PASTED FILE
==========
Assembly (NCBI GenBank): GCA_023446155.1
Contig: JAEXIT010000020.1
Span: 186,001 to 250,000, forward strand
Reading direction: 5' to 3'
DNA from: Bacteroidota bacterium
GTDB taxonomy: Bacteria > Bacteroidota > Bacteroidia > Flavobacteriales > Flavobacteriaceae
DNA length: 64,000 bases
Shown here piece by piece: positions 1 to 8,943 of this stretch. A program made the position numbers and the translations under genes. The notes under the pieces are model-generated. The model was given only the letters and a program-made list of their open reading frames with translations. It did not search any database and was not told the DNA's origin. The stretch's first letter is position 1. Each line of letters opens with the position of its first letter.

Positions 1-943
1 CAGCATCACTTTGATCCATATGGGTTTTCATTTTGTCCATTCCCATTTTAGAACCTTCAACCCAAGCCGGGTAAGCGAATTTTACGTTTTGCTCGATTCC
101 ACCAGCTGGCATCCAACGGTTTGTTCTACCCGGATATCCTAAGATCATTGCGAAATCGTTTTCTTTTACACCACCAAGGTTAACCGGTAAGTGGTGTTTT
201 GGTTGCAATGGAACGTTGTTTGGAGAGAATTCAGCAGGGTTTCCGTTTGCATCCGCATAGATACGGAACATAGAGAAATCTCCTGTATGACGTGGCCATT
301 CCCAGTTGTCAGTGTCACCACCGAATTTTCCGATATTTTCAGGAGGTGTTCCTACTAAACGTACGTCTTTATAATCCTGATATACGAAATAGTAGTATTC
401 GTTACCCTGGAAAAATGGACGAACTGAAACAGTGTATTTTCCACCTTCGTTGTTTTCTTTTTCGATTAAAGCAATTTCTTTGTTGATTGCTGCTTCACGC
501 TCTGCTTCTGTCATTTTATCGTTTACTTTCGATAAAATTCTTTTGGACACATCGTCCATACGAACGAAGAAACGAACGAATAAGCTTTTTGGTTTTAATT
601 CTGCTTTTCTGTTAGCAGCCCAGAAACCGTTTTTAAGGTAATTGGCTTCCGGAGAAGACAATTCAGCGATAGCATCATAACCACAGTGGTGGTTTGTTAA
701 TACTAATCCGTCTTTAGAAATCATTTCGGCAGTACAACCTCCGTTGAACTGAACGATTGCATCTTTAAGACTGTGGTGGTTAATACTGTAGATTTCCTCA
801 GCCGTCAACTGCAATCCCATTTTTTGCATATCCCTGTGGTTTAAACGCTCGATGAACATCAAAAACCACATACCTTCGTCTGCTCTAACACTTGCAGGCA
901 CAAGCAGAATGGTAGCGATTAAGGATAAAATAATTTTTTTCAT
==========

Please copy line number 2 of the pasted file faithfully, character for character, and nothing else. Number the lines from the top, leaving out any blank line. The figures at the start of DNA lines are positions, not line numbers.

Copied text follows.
Contig: JAEXIT010000020.1